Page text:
In a commonwealth where the legislative and executive powers are separate from each other, the executive power is given several things. Since the legislature cannot be in session continuously and is unable to foresee everything that may befall the commonwealth, the executive is given the ability to make decisions for the good of society according to his discretion if need arises. In addition to making decisions in the absence of the legislature or relevant laws, the executive can also circumvent the laws if he needs to. Locke’s example is tearing down a house that is next to a house that is burning, something that would not be allowed in any other circumstances but is done here to prevent the entire city from burning down.
This power to use discretion to act for the public good, even when the law does not exist or one has to go against the law, is called prerogative. It is necessary for several reasons: legislatures are not always in session and are sometimes too slow to act; laws cannot foresee everything and accidents may occur; and some laws may do more harm than good. Thus, the executive can exercise his power of prerogative and act outside of the law.
The people rarely question this use of prerogative because it is supposed to be used for the public good only. When the commonwealth is new, it may resemble a family with the governor acting as a father. His power is usually his prerogative at this time, and standing laws are few. However, when the governor begins to use this prerogative for his own private ends, the people can require it to be turned into established laws. This cannot be seen as the people encroaching upon a governor’s prerogative because that power never actually belonged to the governor by right; it should be seen as the people correcting a governor who was using something they placed in his hands for ill. The governor’s interests must be the same as those of his people. It is illogical to assume that men left the state of nature to enter into a commonwealth where the ruler looks upon them as inferior and uses them for his own purposes.
Locke offers another description of prerogative, writing that it is nothing more than the people allowing their rulers to do certain things that the law does not account for or even things that go against the laws if they are for the public good. In fact, a good ruler can have a large degree of prerogative without violating the people’s natural rights. The history of England provides examples of good princes who retained a large degree of prerogative because their usage of this power was for nothing else but the preservation of the public. Their continual use of prerogative was not dangerous because they judged rightly.
Sometimes when wise rulers who exercised a large amount of prerogative were succeeded by new rulers, those new rulers continued the practices of their predecessors but did so in a way that harmed, not helped, their subjects. The people would break into disorder to try to do away with those laws that came from prerogative and never should have been laws in the first place. Since the people should not seek to limit an executive’s power of prerogative when they are using it for good, the executive should not transgress the limitations of prerogative to do the people harm.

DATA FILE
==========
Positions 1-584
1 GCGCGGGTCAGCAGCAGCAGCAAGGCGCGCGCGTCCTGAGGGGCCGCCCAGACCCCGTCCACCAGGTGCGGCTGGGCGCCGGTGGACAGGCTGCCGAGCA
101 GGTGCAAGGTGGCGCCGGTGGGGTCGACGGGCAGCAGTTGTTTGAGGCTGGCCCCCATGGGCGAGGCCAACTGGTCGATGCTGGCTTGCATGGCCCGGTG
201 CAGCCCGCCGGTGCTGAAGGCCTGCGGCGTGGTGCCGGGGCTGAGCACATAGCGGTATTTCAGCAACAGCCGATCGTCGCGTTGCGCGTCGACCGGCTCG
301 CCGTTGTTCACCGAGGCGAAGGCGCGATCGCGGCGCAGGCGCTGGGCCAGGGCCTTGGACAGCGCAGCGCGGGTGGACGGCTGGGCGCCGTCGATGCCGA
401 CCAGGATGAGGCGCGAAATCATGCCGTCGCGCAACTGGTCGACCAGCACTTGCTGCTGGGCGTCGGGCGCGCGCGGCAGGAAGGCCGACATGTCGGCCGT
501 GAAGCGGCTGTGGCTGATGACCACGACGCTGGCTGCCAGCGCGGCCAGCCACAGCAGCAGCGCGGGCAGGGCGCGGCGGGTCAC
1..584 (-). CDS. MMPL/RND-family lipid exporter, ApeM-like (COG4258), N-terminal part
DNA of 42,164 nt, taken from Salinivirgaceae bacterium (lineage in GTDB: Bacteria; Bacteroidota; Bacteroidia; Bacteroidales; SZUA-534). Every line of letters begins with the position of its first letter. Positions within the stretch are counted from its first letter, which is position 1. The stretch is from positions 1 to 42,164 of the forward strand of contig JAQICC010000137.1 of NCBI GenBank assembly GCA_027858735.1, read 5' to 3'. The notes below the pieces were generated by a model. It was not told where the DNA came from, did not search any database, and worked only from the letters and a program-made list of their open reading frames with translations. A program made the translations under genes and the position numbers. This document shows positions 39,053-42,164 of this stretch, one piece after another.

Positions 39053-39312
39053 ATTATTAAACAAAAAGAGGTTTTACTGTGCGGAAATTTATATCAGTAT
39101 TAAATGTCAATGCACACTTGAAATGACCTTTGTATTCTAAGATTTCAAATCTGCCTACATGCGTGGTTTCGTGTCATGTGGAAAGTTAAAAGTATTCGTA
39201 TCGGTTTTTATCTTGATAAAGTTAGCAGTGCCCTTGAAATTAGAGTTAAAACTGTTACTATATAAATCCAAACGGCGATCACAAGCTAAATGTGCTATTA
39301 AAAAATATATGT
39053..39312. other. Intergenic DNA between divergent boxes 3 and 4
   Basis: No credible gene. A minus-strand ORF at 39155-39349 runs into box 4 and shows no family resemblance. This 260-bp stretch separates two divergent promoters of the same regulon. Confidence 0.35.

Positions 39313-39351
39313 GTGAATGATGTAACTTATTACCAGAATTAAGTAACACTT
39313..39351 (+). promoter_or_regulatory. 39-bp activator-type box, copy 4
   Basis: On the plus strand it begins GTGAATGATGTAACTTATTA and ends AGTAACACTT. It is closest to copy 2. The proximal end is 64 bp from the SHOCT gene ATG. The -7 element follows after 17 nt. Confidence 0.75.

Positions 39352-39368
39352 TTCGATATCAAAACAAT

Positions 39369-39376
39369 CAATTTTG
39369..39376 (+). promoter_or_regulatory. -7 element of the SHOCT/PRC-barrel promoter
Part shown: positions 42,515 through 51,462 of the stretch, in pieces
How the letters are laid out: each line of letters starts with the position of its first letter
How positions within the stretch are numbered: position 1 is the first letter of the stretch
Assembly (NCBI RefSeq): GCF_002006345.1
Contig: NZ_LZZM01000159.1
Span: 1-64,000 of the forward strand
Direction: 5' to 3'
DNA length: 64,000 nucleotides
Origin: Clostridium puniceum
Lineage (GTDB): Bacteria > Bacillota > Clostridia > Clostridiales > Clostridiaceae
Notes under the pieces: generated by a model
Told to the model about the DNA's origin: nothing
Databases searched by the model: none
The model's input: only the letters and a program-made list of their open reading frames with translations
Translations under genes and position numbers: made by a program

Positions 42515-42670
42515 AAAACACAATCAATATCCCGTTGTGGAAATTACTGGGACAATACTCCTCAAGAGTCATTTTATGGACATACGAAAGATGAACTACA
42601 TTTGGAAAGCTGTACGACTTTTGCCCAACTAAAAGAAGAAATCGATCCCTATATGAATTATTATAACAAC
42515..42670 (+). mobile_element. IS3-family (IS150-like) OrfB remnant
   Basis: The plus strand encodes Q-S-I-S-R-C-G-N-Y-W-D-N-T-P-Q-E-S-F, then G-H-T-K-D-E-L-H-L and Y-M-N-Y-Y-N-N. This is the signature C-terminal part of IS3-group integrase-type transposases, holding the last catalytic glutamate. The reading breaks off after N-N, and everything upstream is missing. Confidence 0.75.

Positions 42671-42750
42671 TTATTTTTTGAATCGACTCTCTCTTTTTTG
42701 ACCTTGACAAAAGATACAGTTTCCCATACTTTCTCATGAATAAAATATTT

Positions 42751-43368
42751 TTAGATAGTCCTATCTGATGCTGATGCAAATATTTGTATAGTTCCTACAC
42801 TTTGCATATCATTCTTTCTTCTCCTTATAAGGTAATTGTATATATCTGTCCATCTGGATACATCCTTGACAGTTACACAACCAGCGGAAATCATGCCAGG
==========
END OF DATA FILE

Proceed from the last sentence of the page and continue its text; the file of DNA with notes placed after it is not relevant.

Locke concludes this chapter with two more points about prerogative. The first is that calling the legislature into session is an example of the executive’s prerogative, but it should only be done with the public good in mind. The second is an answer to the question that many have: who shall judge whether the power of prerogative is used correctly? Unfortunately, there is no judge on earth and men can only appeal to heaven when the executive and legislative use their power to enslave or destroy their people. God intends for man to preserve himself and he cannot take away his own life or allow another to destroy it. Perpetual disorder on the part of a commonwealth is unwise, but when the majority feels weary of the oppression, they can try to have the power of their government amended. Thus, in extraordinary cases, an attempt to dissolve and reform the government when the legislative and/or executive powers overextend themselves will be judged by God alone.
Chapter XV is a summary of the three types of power Locke has discussed in the Second Treatise. The first of these is parental (or paternal; see chapter VI) power, which is the power parents have over their children to nourish and educate them until they reach a state of maturity and have the knowledge to exercise their own free will. It does not ever extend to their life, and does not extend to their property when they are of age. Children are obligated to honor and respect their parents but are not under their absolute dominion. Parental power is a natural government, but is not political.
The second type of power is political power, which is defined as the power men have in the state of nature that is given up to the authority of a commonwealth. This power is only in existence to preserve men’s property and punish transgressors of the law. This power is not arbitrary or absolute and only comes into existence with a compact between the ruler and the governed. Consent is necessary for political power.